I had similar problems in my previous workplace, where the requirement of having cross-functional teams was removed to solve similar issues (where c++ developers, a perl script maintainer and database expert, java developers, a python test automation engineers as well as a manual tester were working together in a single cross functional team, where team-members could not care less about each others expertise), and upon self-reorganizing around a horizontal structure (pointing in the alignment of chapters), productivity and motivation increased tremendously.

At my current workplace as a solution, I suggested trying a team reshuffle, where we ditch the requirement of being cross-functional as well (which is best for a niche problems like creating web-apps), but as far as we understand this goes against the core scrum practices. What is the book-recommendation for doing scrum without cross-functionality? Is CF mandatory to begin with? Why? I tried looking up answers for this question, but most results either view the problem only from the perspective of project management flow or assume, that "whoever thinks CF is bad, likely expects that in CF, people need to have skills for every domain, the team works in" - which is not the case here.

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    It seems like you have an XY problem. The problem doesn't appear to be with the cross-functional teams, but elsewhere. Is your product so large that it should be considered multiple, more loosely-coupled products? Do you have a ubiquitous language that encodes the domain terminology in all layers and aspects of the system? Are you working to teach domain knowledge to all members of the team?
    – Thomas Owens
    Mar 18 at 16:31
  • @ThomasOwens I know, that in an ideal world, all products are small, but it is not something easily changeable. I am not asking whether there is a problem CF is an answer to, but whether it is scalable to cases of complex systems. At my previous workplace, they went for the easy answer that sufficient domain specific knowledge is transferable by allocating some time for teaching it, but they soon had to realize, that not only is it unfeasible due to the shear amount of knowledge, but eg. sufficiently good java devs do not even want to know about systems written in c++ and vice versa. Mar 20 at 16:36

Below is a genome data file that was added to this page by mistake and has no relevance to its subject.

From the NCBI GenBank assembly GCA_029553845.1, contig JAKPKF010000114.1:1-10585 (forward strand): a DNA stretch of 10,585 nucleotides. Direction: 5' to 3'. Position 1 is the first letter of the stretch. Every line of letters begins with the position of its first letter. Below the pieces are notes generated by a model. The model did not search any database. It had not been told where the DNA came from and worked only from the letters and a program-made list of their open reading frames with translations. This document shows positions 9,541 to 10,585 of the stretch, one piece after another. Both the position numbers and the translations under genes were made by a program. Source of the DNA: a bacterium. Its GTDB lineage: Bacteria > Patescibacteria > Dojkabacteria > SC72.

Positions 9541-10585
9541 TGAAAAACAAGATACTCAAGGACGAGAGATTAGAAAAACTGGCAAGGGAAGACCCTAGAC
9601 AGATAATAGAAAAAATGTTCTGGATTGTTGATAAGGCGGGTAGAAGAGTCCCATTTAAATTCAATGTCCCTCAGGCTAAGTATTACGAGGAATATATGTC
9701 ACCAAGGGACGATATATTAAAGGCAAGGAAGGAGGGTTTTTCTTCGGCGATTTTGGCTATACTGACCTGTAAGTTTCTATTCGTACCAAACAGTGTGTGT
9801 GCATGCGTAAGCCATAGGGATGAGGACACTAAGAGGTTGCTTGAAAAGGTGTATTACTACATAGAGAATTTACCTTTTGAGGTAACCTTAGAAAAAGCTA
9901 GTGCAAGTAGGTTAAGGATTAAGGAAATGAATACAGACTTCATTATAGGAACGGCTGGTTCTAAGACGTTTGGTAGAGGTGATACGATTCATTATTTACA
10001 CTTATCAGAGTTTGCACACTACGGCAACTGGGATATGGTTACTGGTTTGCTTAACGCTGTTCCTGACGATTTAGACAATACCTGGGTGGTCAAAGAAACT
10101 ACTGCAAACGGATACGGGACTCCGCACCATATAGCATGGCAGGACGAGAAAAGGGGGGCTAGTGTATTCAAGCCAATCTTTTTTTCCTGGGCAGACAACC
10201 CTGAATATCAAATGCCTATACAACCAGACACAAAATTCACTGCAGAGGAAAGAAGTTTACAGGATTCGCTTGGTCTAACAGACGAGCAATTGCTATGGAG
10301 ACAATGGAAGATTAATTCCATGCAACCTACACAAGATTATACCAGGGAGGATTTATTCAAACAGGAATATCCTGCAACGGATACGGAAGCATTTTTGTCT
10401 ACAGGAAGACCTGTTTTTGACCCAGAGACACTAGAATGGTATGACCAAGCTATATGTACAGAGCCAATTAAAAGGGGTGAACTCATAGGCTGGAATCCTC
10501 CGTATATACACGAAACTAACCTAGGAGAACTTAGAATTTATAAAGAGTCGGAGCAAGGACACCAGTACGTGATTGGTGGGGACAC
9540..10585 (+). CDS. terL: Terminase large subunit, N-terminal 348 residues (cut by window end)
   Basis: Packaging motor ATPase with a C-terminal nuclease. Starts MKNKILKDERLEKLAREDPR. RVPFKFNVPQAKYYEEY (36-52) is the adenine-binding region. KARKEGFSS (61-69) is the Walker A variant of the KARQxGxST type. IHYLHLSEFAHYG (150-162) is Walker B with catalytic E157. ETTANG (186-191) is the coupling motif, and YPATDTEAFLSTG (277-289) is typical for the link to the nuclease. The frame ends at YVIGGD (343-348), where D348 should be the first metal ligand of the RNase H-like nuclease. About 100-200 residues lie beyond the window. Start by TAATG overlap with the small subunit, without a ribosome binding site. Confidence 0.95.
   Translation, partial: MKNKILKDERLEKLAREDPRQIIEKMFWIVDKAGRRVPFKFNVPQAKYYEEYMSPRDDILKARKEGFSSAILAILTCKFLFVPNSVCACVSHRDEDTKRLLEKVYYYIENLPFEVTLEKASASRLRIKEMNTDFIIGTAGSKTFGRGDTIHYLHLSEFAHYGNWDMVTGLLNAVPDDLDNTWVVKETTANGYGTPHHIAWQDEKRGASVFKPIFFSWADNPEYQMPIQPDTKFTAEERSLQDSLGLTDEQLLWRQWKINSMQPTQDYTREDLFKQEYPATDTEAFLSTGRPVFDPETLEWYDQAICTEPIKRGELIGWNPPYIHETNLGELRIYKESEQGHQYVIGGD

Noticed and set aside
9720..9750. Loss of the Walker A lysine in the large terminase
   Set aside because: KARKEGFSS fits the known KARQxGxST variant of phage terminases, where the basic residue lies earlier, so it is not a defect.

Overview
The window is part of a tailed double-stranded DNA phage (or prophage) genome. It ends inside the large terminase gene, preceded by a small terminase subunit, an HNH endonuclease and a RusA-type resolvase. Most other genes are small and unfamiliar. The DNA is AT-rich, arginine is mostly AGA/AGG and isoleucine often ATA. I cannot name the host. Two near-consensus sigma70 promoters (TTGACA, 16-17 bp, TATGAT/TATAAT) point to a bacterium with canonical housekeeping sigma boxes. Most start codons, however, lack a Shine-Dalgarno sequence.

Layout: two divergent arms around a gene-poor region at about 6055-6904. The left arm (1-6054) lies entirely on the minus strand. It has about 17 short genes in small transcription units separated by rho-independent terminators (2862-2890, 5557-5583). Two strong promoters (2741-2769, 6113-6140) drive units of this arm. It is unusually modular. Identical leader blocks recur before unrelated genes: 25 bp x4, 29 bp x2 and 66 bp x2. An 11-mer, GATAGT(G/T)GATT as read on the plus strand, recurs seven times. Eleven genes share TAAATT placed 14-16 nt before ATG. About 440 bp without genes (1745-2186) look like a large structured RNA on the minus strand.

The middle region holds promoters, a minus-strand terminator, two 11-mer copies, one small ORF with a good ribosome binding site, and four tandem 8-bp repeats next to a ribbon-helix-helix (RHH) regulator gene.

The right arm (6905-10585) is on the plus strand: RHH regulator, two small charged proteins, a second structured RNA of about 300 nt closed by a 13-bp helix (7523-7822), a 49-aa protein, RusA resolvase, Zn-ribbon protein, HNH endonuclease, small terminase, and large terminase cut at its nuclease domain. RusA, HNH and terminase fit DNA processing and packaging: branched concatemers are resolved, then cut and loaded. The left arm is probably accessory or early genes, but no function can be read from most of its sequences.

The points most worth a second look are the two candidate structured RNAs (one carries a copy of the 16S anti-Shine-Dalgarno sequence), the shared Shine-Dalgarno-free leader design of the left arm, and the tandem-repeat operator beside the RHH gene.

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    From my reading, your comment and the body of the question are asking very different questions. Yes, cross-functional teams are scalable to complex systems. No, you can't "do Scrum" without cross-functional teams (unless you change the definition of the product to make sure that all the members of the Scrum Team have the skills needed to deliver value). You may or may not be able to achieve agility without cross-functional teams - it helps, but I'm not sure it's a hard requirement. I'd recommend focusing the body of the question on your problem and I'd be able to expand in an answer.
    – Thomas Owens
    Mar 20 at 16:59